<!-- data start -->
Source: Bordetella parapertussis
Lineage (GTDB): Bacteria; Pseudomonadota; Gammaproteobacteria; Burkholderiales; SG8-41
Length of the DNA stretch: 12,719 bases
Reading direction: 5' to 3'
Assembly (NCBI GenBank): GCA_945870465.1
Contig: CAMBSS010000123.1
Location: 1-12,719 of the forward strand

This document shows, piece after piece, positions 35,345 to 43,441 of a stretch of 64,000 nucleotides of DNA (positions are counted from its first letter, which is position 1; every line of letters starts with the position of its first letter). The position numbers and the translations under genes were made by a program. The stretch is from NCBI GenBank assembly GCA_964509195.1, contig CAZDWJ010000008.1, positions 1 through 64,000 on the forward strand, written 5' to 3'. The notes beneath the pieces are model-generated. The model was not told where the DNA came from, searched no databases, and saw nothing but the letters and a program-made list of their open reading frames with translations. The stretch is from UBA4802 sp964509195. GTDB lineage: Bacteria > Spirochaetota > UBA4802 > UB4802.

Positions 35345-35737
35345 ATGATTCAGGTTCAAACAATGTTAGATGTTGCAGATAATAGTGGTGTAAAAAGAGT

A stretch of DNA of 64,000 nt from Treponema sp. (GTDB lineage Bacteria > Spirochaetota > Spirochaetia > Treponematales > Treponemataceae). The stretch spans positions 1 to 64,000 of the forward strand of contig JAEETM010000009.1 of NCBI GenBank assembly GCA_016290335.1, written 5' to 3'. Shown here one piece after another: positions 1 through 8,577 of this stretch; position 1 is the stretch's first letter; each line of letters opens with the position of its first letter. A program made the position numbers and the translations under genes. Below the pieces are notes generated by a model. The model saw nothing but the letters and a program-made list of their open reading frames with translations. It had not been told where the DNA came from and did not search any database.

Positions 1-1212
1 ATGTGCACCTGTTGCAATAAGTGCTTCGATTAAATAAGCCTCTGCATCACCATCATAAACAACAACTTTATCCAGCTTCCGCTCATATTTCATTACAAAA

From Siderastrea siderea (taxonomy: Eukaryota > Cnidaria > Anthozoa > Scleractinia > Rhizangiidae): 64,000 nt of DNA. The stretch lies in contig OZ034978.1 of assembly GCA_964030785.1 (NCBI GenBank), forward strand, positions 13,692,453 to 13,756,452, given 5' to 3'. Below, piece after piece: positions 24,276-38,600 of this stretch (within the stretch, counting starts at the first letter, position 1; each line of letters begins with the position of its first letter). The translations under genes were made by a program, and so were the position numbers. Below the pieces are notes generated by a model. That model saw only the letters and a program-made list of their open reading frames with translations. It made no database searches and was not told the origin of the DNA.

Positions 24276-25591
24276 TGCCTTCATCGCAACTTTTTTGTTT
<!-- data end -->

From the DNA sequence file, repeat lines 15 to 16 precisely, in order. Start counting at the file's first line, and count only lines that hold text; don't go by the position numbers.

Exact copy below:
Positions 24276-25591
24276 TGCCTTCATCGCAACTTTTTTGTTT